Missionaries to rural America
That’s Cowan’s takeaway after an internship with Rural America Ministries, or RAM, a nonprofit that strives to share God’s love with the 50 million souls who live far from subways, skyscrapers and shopping malls.
And, too often, far from hope.
Cowan grew up in a rural community north of Houston. Though she loves her home congregation, she was discouraged that the church didn’t seem to radiate love to others — only strict rules of conduct. It drove away her friends, she said.
IN SMALL-TOWN AMERICA, Churches of Christ struggle to remain alive and vibrant in shrinking, rural communities. Find more Rural Redemption features.
When she left to study at Oklahoma State University in Stillwater, Okla., she was done with small-town life.
Then Jim Weaver showed up at her campus ministry to talk about RAM and its mission to reach the lost and revitalize churches in rural communities.
Though skeptical, Cowan volunteered and soon found herself in Cordell, Okla., population 2,650. She was a counselor at a Christian camp, served at nursing homes, studied the Bible with adolescent girls and shared her life with members of the 4th and College Church of Christ.
“I’ve never seen so much hospitality,” she said. “They didn’t ask you to follow the rules. I became part of a church that gave me nothing but a home.”
BUILDING UP SMALL, STRUGGLING CHURCHES
Atop Mount Scott in southwestern Oklahoma, Cowan shared her stories with fellow RAM students who worked with churches in Mangum, Okla., and Seymour, Texas.
Atop Mount Scott in southwestern Oklahoma’s Wichita Mountains Wildlife Refuge, Jim Weaver listens to a group of interns talk about their experiences as they served small communities with Rural America Ministries. (PHOTO BY ERIK TRYGGESTAD)
Weaver encouraged them to remember and use those experiences — no matter where God leads them.
Like Cowan, he didn’t see rural America as his mission field — or even America, for that matter.
As a student at Oklahoma Christian University in Oklahoma City, Weaver gained a love for international missions. He traveled to São Paulo, Brazil, with former missionary Howard Norton. He worked as a probation officer and counseled juvenile offenders before moving with his family to serve as missionaries in Portugal.
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Health problems forced the family to return to the U.S., and Weaver found himself in western Oklahoma, serving as evangelist for the 4th and College church.
Among the cotton fields he saw big problems — alcoholism, methamphetamine abuse, depression and small Churches of Christ struggling to keep their doors open. He also saw loving, caring people living without the distractions of big cities.
“We’re always looking over the next hill. ‘What’s out there?’” Weaver said. “And God is saying, ‘I’ve got something right here in front of you.’” With support from his congregation, he launched RAM in 2012.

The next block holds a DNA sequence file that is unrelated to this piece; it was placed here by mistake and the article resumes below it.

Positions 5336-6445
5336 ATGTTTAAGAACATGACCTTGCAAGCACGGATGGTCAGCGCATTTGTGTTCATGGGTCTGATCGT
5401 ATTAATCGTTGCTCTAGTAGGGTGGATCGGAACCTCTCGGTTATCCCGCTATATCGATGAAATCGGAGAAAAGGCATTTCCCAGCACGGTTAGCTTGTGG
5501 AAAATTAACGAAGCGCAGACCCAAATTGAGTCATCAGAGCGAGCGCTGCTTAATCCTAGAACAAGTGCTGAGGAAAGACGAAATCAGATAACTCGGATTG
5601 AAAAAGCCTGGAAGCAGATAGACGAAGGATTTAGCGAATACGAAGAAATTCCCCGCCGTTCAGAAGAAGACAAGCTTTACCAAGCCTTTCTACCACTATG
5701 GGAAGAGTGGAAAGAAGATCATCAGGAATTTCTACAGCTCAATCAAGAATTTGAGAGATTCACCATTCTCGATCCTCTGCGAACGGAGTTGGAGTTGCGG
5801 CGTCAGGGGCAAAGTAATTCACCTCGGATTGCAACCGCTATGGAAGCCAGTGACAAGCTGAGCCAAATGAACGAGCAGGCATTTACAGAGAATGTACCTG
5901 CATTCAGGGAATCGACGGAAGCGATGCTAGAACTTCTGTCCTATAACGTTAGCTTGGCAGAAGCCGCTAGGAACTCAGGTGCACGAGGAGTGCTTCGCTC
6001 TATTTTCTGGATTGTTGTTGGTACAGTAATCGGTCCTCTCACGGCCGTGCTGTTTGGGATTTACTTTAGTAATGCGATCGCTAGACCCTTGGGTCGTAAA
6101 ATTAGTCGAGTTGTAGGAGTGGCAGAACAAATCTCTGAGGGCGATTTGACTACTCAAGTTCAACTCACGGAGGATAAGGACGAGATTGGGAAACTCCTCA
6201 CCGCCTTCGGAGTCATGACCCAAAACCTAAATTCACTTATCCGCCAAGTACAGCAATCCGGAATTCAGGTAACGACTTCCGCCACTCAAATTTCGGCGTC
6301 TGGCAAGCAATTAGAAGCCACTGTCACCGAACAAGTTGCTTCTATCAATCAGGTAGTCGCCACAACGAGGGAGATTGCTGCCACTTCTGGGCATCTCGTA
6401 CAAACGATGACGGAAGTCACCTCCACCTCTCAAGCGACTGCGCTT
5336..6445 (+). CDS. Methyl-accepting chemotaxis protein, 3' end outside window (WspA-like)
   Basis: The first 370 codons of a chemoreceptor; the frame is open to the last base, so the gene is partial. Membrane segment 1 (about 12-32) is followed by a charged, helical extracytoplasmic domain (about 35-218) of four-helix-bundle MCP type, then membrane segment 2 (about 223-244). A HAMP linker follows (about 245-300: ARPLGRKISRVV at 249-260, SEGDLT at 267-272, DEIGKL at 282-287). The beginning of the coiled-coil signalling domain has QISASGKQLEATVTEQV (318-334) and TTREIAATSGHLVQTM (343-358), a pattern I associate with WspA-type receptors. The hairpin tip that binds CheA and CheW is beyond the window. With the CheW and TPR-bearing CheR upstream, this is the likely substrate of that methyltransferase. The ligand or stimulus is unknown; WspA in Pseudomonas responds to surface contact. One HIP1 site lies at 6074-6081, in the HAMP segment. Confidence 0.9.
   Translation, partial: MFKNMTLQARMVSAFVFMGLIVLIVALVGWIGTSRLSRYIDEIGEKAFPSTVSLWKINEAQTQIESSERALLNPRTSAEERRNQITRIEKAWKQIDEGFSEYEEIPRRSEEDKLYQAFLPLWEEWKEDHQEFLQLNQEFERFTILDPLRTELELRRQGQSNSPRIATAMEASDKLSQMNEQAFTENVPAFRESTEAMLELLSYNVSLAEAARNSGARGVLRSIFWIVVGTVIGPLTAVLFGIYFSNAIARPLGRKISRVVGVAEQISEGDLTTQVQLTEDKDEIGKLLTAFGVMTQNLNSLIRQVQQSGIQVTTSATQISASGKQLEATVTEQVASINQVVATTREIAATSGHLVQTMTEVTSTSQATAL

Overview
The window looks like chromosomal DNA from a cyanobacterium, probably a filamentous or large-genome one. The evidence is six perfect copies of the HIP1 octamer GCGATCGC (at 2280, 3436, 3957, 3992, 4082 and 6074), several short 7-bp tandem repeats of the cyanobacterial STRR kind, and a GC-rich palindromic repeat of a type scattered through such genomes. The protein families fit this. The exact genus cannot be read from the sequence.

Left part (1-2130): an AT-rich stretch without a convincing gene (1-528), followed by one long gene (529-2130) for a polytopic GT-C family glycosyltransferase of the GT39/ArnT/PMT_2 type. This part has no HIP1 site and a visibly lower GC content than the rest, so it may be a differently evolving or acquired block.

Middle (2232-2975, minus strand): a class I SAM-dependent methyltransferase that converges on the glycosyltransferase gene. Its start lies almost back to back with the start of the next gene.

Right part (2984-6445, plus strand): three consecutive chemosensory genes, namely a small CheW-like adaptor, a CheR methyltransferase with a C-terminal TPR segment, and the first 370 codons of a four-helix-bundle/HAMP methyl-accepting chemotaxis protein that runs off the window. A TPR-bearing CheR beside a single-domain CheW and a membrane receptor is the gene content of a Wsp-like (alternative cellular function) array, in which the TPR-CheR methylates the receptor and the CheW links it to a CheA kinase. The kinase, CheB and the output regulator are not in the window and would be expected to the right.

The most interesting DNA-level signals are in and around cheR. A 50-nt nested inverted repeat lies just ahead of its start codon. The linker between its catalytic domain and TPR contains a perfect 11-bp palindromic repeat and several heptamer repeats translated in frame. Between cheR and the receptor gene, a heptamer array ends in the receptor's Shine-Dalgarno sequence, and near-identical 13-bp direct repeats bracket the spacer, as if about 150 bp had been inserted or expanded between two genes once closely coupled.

Luke Nance, youth minister for the 4th and College church, compared Weaver’s ministry to the apostle Paul, who moved throughout Asia Minor spreading the Gospel.
Instead of planting churches in Lystra, Iconium and Antioch, Weaver encourages churches in Cordell, Carnegie and Mangum, to name a few, often helping them establish small-group ministries and serve their communities, Nance said. Weaver also recruits interns to get out of big cities and into the lives of small-town Christians.
‘We’re always looking over the next hill. “What’s out there?” And God is saying,”I’ve got something right here for you.”’
Jim Weaver, Rural America Ministries
Members of the Seymour Church of Christ were a bit skeptical about the four college students who invaded their community this summer, said Lee Skelton, the church’s minister and a former missionary to Romania.
The interns helped with the church’s food distribution, visitation and an after-school program for kids.
The church had about 200 members in the 1950s and now has 110 “on a good Sunday,” Skelton said. The minister has seen a change in the congregation since RAM’s visit, though. Members want to reach out — and are eager to host the students again.
“They don’t just come and ‘do ministry.’ They partner with you,” Skelton said. When they serve, “they don’t say, ‘We’re with RAM.’ They just say, ‘We’re members of the Church of Christ.’”
FACE-TO-FACE WITH CATTLE AND CHRIST
During the wrap-up session, the students shared stories of people they met who had been hurt or driven away by their past experiences with church. Some had not been back to worship since before the interns were born.
“What they’re desperate for is relationships,” Cowan said. In her short time in Cordell, she helped establish new relationships and saw the beginnings of healing — for others and herself. Now, “God’s calling me to seriously consider going back to a small town,” she said.
Josue Rodriguez had no rural experience when he joined RAM.
He grew up in Miami (the big one in Florida, not the town in northeast Oklahoma) and just graduated from Ohio Valley University in Vienna, W.Va.
In Mangum, “I was face-to-face with cattle,” Rodriguez said. He also found a sense of community and family he didn’t expect.
Away from big-city distractions, he focused on spiritual disciplines — including discipleship, service and just being still.
Those practices will serve him anywhere, said Rodriguez, who next plans to serve as an intern for a church in Belpre, Ohio.
Demi Lorey, a student at Lubbock Christian University in Texas, said the experience helped her realize that “mission isn’t something you do ‘over there’ or something you do some of the time.”
“It doesn’t matter how big the city or how small the village,” she said, “there are people there who need to know God.”